List of Colorado Avalanche head coaches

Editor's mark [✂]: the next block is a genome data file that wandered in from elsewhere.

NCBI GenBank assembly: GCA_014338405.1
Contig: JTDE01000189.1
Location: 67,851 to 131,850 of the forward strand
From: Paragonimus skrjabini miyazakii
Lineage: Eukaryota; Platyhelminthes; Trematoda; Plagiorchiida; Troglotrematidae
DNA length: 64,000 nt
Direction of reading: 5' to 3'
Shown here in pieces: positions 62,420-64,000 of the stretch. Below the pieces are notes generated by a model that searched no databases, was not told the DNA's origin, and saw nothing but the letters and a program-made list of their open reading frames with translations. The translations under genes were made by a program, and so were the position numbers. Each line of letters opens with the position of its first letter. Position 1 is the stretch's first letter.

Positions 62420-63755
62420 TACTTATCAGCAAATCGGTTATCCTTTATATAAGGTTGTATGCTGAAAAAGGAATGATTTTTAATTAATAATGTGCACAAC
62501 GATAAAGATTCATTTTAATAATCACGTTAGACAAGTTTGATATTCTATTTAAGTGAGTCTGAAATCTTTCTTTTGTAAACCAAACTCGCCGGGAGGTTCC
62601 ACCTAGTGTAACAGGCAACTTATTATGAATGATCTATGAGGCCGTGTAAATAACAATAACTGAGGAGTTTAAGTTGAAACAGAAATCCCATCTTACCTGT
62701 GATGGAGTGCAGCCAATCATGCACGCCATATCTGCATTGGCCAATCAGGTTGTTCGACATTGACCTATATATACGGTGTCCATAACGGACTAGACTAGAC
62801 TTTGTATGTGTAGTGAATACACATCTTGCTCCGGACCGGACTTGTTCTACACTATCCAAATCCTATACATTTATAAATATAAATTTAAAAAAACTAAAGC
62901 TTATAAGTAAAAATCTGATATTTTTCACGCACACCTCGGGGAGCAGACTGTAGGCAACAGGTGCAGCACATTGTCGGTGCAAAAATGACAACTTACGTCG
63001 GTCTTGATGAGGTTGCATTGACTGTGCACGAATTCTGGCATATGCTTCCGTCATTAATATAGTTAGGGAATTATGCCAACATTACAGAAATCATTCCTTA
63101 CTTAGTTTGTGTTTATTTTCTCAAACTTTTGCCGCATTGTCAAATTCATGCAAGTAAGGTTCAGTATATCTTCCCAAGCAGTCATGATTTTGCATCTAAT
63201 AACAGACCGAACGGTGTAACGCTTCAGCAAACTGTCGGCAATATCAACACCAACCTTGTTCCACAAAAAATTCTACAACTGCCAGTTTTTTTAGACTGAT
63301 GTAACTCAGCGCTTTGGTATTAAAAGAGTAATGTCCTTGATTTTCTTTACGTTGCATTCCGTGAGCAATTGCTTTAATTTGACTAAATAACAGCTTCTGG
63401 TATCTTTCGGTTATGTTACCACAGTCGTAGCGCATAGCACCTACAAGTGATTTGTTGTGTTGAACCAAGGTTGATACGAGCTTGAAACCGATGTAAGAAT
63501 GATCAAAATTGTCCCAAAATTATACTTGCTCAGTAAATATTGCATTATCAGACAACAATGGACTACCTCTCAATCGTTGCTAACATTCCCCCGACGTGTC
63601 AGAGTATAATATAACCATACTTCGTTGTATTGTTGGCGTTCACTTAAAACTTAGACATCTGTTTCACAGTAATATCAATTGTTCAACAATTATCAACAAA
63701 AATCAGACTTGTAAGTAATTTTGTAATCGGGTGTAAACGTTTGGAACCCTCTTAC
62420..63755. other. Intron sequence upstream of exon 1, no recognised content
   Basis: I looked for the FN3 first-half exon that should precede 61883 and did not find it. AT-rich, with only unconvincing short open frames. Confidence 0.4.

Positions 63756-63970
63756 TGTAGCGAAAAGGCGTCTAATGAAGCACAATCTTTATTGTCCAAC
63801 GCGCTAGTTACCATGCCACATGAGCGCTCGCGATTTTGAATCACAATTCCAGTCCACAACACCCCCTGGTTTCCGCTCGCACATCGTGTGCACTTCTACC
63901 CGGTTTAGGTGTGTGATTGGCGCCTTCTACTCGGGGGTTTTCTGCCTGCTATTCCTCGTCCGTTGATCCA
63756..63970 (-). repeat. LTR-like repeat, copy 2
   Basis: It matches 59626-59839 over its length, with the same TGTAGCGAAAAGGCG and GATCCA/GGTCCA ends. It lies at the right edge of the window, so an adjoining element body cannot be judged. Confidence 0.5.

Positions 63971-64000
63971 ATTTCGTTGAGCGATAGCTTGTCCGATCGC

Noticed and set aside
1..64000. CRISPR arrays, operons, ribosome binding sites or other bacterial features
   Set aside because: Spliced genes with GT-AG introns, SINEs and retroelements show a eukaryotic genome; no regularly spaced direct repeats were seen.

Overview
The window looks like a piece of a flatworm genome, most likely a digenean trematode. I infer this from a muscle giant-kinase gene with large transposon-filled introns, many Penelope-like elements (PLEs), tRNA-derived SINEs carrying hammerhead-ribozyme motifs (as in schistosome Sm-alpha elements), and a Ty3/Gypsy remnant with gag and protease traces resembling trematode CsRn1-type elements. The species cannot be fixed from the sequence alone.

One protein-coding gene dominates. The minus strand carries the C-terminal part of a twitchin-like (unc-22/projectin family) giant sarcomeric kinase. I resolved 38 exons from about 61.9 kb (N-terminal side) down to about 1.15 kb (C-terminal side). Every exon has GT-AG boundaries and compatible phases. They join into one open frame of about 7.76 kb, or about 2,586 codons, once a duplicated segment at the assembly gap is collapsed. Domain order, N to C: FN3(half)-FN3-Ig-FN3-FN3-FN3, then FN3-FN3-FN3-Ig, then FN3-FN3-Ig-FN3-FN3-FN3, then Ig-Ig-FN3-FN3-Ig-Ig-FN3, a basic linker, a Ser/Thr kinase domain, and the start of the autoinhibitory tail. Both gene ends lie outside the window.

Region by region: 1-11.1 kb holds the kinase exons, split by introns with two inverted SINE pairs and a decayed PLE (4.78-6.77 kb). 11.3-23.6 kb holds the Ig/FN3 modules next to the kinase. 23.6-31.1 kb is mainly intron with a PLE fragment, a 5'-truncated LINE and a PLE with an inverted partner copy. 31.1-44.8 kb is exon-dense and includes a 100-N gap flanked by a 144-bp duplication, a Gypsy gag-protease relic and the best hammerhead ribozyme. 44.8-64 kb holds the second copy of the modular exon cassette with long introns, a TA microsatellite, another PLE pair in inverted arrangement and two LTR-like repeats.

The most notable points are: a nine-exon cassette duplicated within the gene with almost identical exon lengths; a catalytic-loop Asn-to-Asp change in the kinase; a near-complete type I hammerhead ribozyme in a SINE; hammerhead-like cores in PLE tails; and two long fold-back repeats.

The Colorado Avalanche are an American professional ice hockey team based in Denver, Colorado. They play in the Central Division of the Western Conference in the National Hockey League (NHL). The team joined the NHL in 1972 as a charter member of the World Hockey Association, and were named the Quebec Nordiques, but moved to Denver in 1995. The Avalanche won their first Stanley Cup championship in 1996, and won another one in 2001. Having first played at the McNichols Sports Arena, the Avalanche have played their home games at Pepsi Center since 1999. The Avalanche are owned by Stan Kroenke, Joe Sakic is their general manager, and Gabriel Landeskog is the team captain.There have been seven head coaches for the Avalanche team. The team's first head coach was Marc Crawford, who has coached for three seasons. Bob Hartley is the team's all-time leader for the most regular-season games coached (359), the most regular-season game wins (193), the most regular-season points (444), the most playoff games coached (80), and the most playoff-game wins (49). Crawford and Hartley are the only head coaches to have won the Stanley Cup with the Avalanche, in the 1996 Stanley Cup Finals and the 2001 Stanley Cup Finals respectively. None of the Avalanche head coaches have been elected into the Hockey Hall of Fame as a builder. Tony Granato, who coached two terms with the Avalanche, has spent his entire NHL head coaching career with the Avalanche. Granato was fired after the 2008–09 season.On June 4, 2009, the Avalanche hired Joe Sacco, the coach of their AHL affiliate The Lake Erie Monsters, as the new head coach to succeed Granato. Following the 2012–13 season, his fourth year at the helm, finishing last in the Western Conference and out of the playoffs for a third consecutive year, Sacco was relieved of his duties on April 28, 2013.A month later, former Avalanche goalie Patrick Roy was introduced as the team's latest head coach on May 28, 2013. On August 11, 2016, Roy announced that he had resigned as head coach of the Avalanche.On August 25, 2016, Jared Bednar was announced as the seventh head coach in Avalanche history.